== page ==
WikiLeaks Ban or Global Secrecy Act?


Sen. John Ensign, a Nevada Republican, has proposed amending the Espionage Act specifically to target WikiLeaks and other media organizations that “publish the name” of anyone “helping in our efforts against terrorism.”

In so doing, Ensign gives legislative expression to a firestorm of criticism against WikiLeaks emanating from the US defense and intelligence establishments and also from many in the American mainstream press.

However, given that WikiLeaks is an international news organization, Ensign’s proposal also raises the specter of some kind of global secrecy act that would criminalize any media outlet that discloses the name of anyone who has collaborated with US intelligence agencies or the US military anywhere in the world, regardless of the context.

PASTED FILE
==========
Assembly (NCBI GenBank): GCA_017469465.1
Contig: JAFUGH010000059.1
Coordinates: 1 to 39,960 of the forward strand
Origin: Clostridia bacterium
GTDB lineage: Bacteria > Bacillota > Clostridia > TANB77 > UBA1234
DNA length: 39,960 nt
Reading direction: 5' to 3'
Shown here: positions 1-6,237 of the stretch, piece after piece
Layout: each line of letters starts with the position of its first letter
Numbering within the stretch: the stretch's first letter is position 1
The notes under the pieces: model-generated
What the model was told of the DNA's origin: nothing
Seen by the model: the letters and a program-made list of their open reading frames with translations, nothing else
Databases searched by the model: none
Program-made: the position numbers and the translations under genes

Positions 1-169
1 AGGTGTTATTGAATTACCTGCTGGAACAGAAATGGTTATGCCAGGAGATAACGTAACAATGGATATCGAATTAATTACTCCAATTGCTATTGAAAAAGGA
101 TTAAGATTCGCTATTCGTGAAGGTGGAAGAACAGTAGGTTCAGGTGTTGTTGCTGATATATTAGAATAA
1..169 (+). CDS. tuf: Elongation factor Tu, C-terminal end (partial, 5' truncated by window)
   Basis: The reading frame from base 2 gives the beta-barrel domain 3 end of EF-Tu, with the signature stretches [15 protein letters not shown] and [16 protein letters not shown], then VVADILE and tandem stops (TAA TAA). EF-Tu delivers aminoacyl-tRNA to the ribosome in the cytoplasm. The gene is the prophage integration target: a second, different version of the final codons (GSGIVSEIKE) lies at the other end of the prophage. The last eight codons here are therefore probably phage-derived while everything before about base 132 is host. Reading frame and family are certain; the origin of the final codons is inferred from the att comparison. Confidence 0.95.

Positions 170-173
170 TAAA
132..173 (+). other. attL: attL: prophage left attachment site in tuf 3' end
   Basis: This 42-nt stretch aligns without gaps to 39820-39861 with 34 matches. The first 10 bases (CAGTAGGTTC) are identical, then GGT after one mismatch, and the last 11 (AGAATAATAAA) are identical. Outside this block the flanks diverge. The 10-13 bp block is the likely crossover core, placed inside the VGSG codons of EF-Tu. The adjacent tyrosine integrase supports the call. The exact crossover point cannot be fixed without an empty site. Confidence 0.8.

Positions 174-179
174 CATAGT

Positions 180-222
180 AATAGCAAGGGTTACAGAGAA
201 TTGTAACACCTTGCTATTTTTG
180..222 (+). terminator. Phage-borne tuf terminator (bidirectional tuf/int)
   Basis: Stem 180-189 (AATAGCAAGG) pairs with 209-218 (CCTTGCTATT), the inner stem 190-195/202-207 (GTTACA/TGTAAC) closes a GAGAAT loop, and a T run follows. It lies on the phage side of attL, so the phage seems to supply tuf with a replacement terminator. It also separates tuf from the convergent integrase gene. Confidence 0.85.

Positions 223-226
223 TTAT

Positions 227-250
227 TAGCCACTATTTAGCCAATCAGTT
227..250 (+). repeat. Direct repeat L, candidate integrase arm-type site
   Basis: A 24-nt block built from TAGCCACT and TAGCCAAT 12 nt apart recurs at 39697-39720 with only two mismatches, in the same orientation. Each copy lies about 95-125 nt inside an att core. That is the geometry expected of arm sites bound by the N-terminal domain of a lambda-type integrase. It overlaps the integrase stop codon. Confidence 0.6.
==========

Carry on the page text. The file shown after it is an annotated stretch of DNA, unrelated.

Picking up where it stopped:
Ensign’s idea is particularly breathtaking because during the long Cold War and today’s “war on terror,” many collaborators with the CIA and other US agencies have been linked to drug trafficking, human rights abuses, military coups and even terrorism. Presumably, under Ensign’s plan, journalists around the world would face prosecution for making those connections.

Under his proposal, journalistic intent would not be considered. After all, the chief purpose of recent WikiLeaks’ disclosures of secret US military reports was to put a spotlight on the torture, murder and unnecessary killing of people in Afghanistan and Iraq during the US military occupations of those countries. (…) “”” [ FOR MORE CLICK HERE – SOURCE LINK]


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